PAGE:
Summary: To establish that all gifts given to the church are given to achieve unity in accomplishing the “divine work of the ministry.” This lesson deals with the importance of the work of Christ in evangelism and edification.



1. Divine Officers

2. Divine Operations

3. Divine Objectives


1. The time of this letter was written sometime around 60-64 A.D. This letter was one of Paul’s imprisonment epistles (Philippians, Colossians and Philemon) to the church at Ephesus and distributed throughout all the churches of Asia. It embodies the teaching of the oneness of the body of Christ. And the Lord being the head over it; and the means by which all believers secure salvation by the grace of God. Chapters 1-3, outlines our salvation and relationship in Christ Jesus. Chapters 4-6, outlines our relationship to each other as a community of believers. It is to this end we have gathered to discuss the theme: “the divine work of ministry.” Unity in the church is served by the diversities of gifts, 4:7-16. Paul introduces this section of text by pleading for the attitude of the man of Christ, before mentioning the Plan of Christ for unity. Unity cannot be achieved until all members, and especially ministers and leaders do as Paul suggest – “walk worthy of their calling and election in lowliness, meekness, with long suffering; and forbearing one another in love.” He further states: Christ has given different gifts to men or mankind, 4:7-11.

a. This is proven by a prophecy, 4:8-10.

b. The different gifts listed, 4:11.

2. First, we will first consider the divine officers given as gifts to this ministry. “He gave some, apostles; and some, prophets; and some, evangelists; and some, pastors and teachers.” These positions represent Christ’s gifts to the church. I vision to see the day that all believers will reverence these leaders as gifts for their salvation and hope of eternal life. These officers are divine in the sense that they are God directed and appointed.

3. Second, we will look at the divine operations assigned to this ministry, as result of “the perfecting (equipping) of the saints,” 4:12. They are:

a. “For the work of the ministry,” or the evangelistic efforts that are used to grow the church of Christ.

b. “For the edifying of the body of Christ,” or the building up and strengthening of the church, Ephesians 4:12, 16, 19; Romans 14:19; 15:2; 2 Corinthians 13:10.

4. Finally, we will review the divine objectives given to measure the achievement of this ministry, Ephesians 4:13-16. How will we know work within this ministry is successful and pleasing to God? Notice Paul, these gifts are given to be functional “Till we all come into the...”

a. Unity of the faith, 4:13. Not into the unity of these faiths, but, the faith!

b. The knowledge of the Son of God. Unto we obtain a full and complete understanding of who Jesus Was, and I, and ever Shall be. Jesus to John the Revelator: “I am Alpha and Omega, the beginning and the ending, saith the Lord, which is, and which was, and which is to come, the Almighty,” Revelation 1:8.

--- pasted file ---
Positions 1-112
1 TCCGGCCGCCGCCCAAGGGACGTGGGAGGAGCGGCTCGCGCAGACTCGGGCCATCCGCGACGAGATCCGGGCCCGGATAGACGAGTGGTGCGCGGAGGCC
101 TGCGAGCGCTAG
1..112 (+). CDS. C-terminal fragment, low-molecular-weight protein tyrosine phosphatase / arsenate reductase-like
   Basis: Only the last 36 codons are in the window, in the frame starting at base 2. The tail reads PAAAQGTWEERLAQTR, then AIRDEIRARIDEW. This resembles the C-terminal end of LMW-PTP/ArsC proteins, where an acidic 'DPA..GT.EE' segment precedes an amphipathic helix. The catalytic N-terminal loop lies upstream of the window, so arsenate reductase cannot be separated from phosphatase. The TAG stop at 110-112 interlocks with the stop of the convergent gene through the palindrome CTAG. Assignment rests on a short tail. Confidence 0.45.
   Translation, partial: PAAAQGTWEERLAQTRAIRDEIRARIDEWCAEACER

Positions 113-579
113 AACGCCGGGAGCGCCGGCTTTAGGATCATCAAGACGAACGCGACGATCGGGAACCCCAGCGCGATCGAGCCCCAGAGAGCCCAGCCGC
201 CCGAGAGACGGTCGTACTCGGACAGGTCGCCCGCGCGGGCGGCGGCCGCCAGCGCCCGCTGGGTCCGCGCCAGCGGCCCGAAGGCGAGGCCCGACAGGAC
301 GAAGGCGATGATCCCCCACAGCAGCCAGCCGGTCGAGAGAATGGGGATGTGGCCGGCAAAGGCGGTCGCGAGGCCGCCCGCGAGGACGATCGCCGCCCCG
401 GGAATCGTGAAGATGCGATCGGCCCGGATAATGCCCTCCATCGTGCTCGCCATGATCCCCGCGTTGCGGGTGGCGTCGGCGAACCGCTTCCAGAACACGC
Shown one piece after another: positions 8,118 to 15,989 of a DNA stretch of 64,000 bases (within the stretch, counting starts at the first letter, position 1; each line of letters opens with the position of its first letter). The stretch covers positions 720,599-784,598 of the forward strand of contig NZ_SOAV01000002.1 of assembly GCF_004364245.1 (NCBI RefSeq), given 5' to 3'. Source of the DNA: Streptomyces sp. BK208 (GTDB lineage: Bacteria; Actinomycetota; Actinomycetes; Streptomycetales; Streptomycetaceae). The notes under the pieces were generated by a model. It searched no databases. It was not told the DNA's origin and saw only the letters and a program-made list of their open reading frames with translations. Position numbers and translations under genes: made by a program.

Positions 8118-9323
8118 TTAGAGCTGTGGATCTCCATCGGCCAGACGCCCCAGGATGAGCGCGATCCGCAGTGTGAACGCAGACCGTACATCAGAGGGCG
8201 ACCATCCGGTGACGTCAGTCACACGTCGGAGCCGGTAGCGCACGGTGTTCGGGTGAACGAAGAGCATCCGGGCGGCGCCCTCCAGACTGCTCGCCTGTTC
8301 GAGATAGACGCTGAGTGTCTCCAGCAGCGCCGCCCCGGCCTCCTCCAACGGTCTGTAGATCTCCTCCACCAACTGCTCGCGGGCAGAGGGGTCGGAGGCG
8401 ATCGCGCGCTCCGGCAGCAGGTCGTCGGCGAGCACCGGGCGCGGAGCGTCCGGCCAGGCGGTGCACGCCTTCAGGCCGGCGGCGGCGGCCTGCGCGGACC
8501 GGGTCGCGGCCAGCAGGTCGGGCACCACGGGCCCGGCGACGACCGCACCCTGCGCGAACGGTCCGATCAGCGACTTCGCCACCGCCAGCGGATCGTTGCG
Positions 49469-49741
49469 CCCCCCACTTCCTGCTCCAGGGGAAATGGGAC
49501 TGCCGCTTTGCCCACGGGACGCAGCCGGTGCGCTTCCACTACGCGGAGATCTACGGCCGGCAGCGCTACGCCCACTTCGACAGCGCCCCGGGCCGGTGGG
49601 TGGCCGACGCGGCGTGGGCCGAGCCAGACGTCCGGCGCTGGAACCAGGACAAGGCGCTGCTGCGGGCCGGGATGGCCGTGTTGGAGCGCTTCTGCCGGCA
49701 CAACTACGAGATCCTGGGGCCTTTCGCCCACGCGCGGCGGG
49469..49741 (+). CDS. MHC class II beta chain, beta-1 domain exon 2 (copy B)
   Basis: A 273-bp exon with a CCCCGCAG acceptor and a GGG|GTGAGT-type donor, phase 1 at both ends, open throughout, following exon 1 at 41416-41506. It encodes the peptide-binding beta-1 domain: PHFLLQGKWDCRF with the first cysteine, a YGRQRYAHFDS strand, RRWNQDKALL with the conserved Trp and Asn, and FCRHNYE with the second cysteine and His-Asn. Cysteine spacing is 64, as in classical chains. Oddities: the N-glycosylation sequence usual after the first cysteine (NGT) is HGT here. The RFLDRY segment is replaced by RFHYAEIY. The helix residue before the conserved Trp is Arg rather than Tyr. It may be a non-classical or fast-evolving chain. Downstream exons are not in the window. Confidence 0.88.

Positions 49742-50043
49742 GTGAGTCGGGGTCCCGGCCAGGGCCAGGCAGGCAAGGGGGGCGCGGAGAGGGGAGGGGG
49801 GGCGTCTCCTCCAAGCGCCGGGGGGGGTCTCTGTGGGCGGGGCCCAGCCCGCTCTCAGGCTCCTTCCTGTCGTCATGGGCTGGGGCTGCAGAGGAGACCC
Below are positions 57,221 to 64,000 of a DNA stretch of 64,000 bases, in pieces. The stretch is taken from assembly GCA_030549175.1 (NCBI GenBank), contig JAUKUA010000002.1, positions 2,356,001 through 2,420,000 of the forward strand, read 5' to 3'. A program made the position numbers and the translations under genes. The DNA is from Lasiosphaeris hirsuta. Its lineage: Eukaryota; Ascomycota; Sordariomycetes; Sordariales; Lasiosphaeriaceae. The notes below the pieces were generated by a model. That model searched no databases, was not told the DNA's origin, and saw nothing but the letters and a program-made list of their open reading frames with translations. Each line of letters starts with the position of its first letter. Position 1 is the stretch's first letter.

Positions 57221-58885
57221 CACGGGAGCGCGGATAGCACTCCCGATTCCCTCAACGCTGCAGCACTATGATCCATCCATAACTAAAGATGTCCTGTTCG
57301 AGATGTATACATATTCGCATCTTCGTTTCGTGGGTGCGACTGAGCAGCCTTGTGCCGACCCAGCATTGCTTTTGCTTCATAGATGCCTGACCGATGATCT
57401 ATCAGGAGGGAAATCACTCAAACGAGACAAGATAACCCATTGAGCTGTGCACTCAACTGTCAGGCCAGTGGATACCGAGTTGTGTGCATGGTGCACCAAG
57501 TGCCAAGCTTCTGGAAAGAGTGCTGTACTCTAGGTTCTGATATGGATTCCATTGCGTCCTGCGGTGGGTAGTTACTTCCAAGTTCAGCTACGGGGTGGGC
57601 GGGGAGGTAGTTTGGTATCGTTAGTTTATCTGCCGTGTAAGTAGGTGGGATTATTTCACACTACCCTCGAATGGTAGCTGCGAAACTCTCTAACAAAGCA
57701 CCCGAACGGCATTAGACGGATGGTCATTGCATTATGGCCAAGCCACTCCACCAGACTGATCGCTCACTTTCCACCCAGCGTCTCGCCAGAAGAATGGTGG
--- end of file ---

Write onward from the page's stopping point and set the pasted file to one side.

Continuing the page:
c. Unto a perfect or full-grown man or church. “That we henceforth be no more children, tossed to and fro, and carried about with every wind of doctrine, by the sleight of men, and cunning craftiness, whereby they lie in wait to deceive,” 4:14.

d. Unto the measure of the stature of the fulness of Christ, 4:14.

e. That we may possess the courage and kindness to speak the truth, and to edify the body in love, 4:15-16. These are challenging objectives for the church then; and for the church now!



A. Christ has given different gifts unto men, when he had lead captivity captive. 4:8, 10; Acts 2:33; John 3:13; 6:38, 62. The Lord is the giver of these gifts!

1. This is proven by prophecy. Psalm 68:18

2. The different gifts listed. Romans 12:4-8

B. “He gave some, apostles; and some, prophets; and some, evangelists; and some, pastors and teachers,” 4:11.

C. Apostles and prophets. Not continuing gifts unto the church. Temporary gifts, without successors. No apostles today, only men claiming such authority. The apostles and prophet’s authority in and over the church is unending. The early church continued in the apostles’ doctrine. Notice: “And they continued steadfastly in the apostles’ doctrine and fellowship, in the breaking of bread, and in prayers,” Acts 2:42. Also, Jude 3, we are encouraged to remain faithful to the faith once delivered to the saint. “Beloved, while I was very diligent to write to you concerning our common salvation, I found it necessary to write to you exhorting you to contend earnestly for the faith which was once delivered to the saints.”

1. Their qualifications. Acts 1:21-26; 1 Corinthians 15:8-10


2. Foundation of the church. Ephesians 2:20


3. Apostle’s authority was not to end.

a. Apostles Doctrine. The apostles’ doctrine is also the doctrine of Christ and the Father. Jesus said: “He that heareth you, heareth me...,” Luke 10:16. He said to Peter after the announcement of the church - “And give unto thee the keys of the kingdom of heaven, and whatsoever thou shalt bind on earth shall be bound in heaven: and whatsoever thou shalt loose on earth shall be loosed in heaven,” Matthew 16:18-19. After Pentecost the early church: “continued steadfastly in the apostles’ doctrine and fellowship, and in breaking of bread, and in prayers,” Acts 2:42.

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